Dr. Goldstein’s advice is not so liberal: “Only store your sperm if you are going to be treated for cancer, or already have a critically low sperm count.”

Ferriss has other intriguing ideas in The 4-Hour Body I’ll comment about in the future.

Men Can Maintain a Healthy, Fertile Lifestyle Over Age 40

One of my co-authors of A Baby at Last!, Marc Goldstein, MD, appeared as a panelist on the Weekend Today Show last Saturday Jan. 22, answering viewers questions about men over age 40. Looking dapper as usual, Marc succinctly described how a 40-plus man could maintain a fertile lifestyle — watch your weight, don’t drink too much, and stay away from anabolic steroids.

On Marc’s Cornell Institute for Reproductive Medicine website he lays out guidelines on how men can live a healthy, fertile lifestyle. “Patients with infertility can have some control of their reproductive function by living healthy lifestyles. Often some ‘negative’ lifestyle may be contributing to their infertility. Therefore, if patients live healthy lifestyles, it is possible that there will be some improvement in their reproductive function. There may not be conclusive evidence for all these lifestyle recommendations, but rarely will following these guidelines hurt, and often they may help,” he says.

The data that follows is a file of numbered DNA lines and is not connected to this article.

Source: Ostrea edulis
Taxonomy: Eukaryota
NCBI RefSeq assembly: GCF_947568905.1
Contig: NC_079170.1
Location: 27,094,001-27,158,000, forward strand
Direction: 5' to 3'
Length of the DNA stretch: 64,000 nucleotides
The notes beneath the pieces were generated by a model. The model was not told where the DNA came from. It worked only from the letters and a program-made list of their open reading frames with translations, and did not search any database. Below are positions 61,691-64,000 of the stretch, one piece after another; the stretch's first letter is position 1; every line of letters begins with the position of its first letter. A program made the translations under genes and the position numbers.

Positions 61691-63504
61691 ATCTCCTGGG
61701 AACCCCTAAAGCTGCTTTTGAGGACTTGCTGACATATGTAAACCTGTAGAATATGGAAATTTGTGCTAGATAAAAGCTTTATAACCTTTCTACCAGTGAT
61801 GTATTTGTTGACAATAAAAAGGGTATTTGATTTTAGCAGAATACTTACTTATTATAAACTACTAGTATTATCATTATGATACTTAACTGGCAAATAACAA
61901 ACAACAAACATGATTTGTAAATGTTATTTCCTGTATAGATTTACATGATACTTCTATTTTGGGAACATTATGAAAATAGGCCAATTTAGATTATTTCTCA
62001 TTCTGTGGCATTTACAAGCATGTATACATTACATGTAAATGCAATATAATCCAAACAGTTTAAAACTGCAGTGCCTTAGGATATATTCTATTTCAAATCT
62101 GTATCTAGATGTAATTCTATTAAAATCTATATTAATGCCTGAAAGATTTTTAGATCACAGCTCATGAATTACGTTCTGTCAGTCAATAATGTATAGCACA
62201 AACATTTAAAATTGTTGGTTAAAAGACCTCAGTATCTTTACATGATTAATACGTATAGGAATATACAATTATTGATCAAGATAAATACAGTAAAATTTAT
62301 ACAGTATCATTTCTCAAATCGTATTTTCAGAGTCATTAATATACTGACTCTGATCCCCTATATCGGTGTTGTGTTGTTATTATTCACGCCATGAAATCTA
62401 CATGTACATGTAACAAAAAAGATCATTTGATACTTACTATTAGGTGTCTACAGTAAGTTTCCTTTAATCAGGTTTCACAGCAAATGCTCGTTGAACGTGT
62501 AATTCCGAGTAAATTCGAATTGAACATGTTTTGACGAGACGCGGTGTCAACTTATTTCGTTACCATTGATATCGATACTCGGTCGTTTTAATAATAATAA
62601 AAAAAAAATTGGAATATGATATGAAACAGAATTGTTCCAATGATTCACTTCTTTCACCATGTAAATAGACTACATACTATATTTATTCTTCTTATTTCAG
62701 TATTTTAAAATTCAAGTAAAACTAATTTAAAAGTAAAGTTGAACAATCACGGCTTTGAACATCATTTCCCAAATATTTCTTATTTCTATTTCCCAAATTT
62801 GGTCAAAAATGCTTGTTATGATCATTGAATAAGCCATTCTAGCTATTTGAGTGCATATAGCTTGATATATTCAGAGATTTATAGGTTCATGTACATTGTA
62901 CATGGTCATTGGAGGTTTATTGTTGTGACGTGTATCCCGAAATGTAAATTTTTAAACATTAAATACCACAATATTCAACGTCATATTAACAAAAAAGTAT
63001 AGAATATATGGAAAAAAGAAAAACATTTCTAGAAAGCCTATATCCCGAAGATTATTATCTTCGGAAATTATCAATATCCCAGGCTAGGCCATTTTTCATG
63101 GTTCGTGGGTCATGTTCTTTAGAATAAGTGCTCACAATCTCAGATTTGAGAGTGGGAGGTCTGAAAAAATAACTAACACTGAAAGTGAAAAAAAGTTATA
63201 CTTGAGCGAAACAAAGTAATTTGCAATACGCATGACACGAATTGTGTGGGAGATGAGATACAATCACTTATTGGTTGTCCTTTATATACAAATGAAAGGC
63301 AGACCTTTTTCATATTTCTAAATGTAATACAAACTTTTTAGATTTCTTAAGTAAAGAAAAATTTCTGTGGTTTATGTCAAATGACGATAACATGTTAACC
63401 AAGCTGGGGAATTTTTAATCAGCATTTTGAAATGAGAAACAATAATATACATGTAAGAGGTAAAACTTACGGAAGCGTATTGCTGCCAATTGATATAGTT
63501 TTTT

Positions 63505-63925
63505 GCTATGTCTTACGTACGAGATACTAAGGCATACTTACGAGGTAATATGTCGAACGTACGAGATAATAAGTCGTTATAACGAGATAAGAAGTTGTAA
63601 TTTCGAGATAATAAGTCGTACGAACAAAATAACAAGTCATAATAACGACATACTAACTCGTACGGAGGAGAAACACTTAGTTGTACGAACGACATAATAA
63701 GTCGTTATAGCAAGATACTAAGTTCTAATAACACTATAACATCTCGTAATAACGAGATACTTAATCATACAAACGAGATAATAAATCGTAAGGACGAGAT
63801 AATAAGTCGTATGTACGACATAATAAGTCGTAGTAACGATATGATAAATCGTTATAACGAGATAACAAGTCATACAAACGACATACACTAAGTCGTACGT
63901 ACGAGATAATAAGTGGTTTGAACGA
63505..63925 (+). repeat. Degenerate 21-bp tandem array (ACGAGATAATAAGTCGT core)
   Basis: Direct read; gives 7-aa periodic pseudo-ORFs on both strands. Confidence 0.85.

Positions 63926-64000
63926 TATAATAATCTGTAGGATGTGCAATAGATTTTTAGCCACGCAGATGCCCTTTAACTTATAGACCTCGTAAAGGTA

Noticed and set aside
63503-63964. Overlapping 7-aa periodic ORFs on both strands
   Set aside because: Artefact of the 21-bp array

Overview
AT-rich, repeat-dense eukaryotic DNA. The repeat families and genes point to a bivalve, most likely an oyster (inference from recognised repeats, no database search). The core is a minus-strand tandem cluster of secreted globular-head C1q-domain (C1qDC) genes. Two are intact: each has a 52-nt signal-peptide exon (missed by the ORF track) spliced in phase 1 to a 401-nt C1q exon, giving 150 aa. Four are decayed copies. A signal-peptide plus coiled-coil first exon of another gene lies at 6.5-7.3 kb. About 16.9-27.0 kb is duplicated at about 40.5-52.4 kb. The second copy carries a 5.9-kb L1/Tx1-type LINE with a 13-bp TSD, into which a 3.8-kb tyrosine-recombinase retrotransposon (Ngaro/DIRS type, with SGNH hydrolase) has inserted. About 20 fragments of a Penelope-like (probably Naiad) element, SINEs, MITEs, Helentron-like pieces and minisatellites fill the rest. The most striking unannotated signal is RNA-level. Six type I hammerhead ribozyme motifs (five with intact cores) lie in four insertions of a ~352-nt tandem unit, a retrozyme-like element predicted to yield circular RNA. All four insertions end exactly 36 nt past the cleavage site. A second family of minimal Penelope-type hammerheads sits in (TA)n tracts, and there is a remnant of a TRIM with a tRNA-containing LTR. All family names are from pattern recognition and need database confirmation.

10 Tips to a Fertile Lifestyle

1. Males should avoid excessive heat (such as saunas or hot tubs and placing laptops on the lap).
2. Limit coffee to 1 or 2 cups per day.
3. Do not smoke.
4. Do not use marijuana, cocaine, or other recreational drugs. Marijuana stays in the testicles for 2 weeks, so even using it once every two weeks will have a negative effect.
5. Exercise regularly and moderately.
6. Drink no more than 2 ounces of alcohol twice per week.
7. Have good nutritional habits, especially a diet rich in fresh fruits, leafy vegetables (oranges, tomatoes, peppers, leafy greens – any bright-colored fruit or vegetable), as well as fish (think SMASH: salmon, mackerel, anchovies, sardines, and herring). Avoid excess of animal fat (red meat, fried food, cheese, and whole milk). Diets high in animal fat are associated with a high risk of prostate cancer and heart disease. Meats lower in animal fat include venison, buffalo, and grass-fed beef.
8. Be aware of sexual problems and do not hesitate to ask for medical help.
9. Educate yourself about health and reproduction.
10. Seek emotional and/or psychological support; consider meditation to reduce stress.

Take Your Vitamins

It is believed that taking certain vitamins may help improve a man’s fertility. The mechanism of action is believed to be as follows: